the life of the units in Bosnia, because inevitably it means that
they are going to be losing people who may be key personnel for
at least a week, in terms of the flights available, to move them
about. So, again, I express some surprise that we do not know
how many people are involved in this. I would not wish to make
the Ministry of Defence a slave to statistics, but it might be
helpful from everybody's point of view if the Office for Standards
of Casework could have a look at that.
943. Following on from Mr Key's point, we did
see and experience ourselves transport difficulties in the Balkans;
our flight was diverted from Pristina to Skopje, so we did see
ourselves some of the problems. It does seem strange to me that
given the number of troops we have there, and given the fact that
we all of us accept they are going to be there for some time,
progress has not been made in establishing a video linkand,
also, concerning detention, and where soldiers can be put. I think
there is a detention aspect to this problem and also the ISDN
lines do not exist at the moment. I would have thought that given
the number of troops and the length of time they are likely to
be there, that would be a very decent investment, because it is
quite clear to us there is the cost element of disruption, as
Mr Key has suggested.
(Mr Miller) I know, not from this particular problem
but other problems, that one of the issues involved is the infrastructure
to support telecommunications. I think it is probably also worth
making the point that the nature of the deployment out there with
very little time allowed out of barracks means that, on the whole,
servicemen do not get themselves into serious trouble, so that
in itself is a factor which tends to result in relatively low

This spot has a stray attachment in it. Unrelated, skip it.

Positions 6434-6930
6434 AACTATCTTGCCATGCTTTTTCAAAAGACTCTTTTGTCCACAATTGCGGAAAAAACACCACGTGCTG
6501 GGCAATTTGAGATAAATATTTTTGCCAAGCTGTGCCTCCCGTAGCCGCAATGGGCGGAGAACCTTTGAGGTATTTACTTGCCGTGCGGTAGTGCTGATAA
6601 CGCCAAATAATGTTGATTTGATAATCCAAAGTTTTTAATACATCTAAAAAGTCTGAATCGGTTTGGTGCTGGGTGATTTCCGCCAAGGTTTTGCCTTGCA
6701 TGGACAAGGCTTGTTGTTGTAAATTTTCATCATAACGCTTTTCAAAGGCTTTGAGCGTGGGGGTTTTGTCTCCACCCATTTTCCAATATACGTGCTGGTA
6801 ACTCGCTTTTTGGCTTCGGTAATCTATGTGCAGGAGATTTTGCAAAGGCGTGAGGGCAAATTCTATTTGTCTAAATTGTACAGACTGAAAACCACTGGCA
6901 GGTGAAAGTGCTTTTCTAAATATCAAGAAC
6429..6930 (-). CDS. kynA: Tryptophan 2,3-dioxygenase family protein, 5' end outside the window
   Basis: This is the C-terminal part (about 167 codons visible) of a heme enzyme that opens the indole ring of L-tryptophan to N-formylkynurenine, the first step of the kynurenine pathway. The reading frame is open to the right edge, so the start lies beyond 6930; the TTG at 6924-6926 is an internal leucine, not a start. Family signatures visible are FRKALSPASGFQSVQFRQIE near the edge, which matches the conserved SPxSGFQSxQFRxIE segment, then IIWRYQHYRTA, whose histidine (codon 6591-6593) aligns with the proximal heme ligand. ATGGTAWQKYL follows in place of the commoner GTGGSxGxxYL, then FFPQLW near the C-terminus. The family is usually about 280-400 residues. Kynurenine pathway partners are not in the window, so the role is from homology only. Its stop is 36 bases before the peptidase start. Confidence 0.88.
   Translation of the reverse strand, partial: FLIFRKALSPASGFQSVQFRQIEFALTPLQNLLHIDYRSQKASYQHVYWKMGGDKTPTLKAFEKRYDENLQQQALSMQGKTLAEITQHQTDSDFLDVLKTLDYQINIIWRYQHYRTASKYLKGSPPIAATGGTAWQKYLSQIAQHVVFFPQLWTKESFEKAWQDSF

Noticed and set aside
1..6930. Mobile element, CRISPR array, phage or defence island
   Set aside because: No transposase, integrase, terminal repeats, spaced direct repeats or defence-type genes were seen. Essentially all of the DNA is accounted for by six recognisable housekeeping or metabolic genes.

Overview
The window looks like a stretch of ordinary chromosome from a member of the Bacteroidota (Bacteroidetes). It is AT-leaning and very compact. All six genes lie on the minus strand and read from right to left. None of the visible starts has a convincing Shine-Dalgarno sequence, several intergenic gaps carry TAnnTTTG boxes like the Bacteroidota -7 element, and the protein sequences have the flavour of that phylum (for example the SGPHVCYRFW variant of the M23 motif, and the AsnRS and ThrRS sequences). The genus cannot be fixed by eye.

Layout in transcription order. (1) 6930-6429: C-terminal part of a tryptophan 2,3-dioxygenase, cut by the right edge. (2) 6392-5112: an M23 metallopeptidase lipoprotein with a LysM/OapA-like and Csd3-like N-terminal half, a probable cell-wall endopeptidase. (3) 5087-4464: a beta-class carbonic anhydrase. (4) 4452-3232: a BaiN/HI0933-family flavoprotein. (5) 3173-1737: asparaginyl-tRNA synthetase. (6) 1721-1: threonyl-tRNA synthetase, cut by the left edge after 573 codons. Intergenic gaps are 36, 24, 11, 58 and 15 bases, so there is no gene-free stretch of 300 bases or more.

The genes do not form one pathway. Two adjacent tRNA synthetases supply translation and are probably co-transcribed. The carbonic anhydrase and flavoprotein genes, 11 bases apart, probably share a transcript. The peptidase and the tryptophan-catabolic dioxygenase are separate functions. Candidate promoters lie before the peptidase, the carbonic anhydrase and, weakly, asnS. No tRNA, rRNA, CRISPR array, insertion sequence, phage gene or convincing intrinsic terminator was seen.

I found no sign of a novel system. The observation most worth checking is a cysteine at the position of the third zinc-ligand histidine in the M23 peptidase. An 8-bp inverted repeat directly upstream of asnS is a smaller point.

rates of courts-martial.
944. You mentioned some legal problems that
there might be in terms of giving evidence over the video links.
Can you elaborate on what those are? Have there been objections
from lawyers to using them?
(Mr Miller) There were fears, I think, about whether
evidence given in this way would be acceptable, but I must confess
that this has not been a point in any of the trials so far. This
is something we can probably live with.
(Brigadier Cottam) I think one of the concerns, if
I may, Madam Chairman, was the distinction between legal advice
that was very easily given on video link as opposed to evidence
being given to a court over video. I think that was the area of
concern rather than the use of a video link per se.
945. It is really only on a practical point:
on repatriation, would the person being repatriated be escorted
or would it be a matter of the severity of the individual charge
or whatever? Is there a specified code on this?
(Mr Miller) Frankly, I would have thought if there
was any significant possibility of the individual absconding,
yes, he would be escorted.
946. So the costs could be
(Mr Miller) The costs of repatriation could be quite
high. Equally, of course, the costs of holding a Court Martial
abroad could be quite high, if you have to ship a large number
of the Court Martial members and the legal support in to do it.
947. Just to clarify one other point for me:
we know there is not a video link with the Kosovo theatre. Is
there one with Bosnia?
(Mr Miller) No, I am afraid we do not know.
948. Therefore, Courts Martial are not being
held in Bosnia.
(Brigadier Cottam) They have been in the past, as
indeed they have in the Gulf prior to the introduction of video.
949. If there was a Court Martial in Bosnia
and they wanted witnesses from the United Kingdom, or anything
like that, they would have to be flown in to Bosnia.
(Mr Miller) Yes.
950. Moving on to Service legal officers, you
will be aware, Mr Miller, that in the evidence we have heard we
certainly gained the impression that sometimes Service personnel
doubt theshall we sayobjectivity of the Service
legal officers. There was not, in the evidence we heard, any evidence
to suggest that that was the case, but it was the issue of perception.
I am interested in whether you think anything further could be
done to persuade Service personnel that Service legal officers
do provide genuinely independent legal advice, and that they are
not an integral part of the chain of command.
(Mr Miller) I think, Madam Chairman, that it probably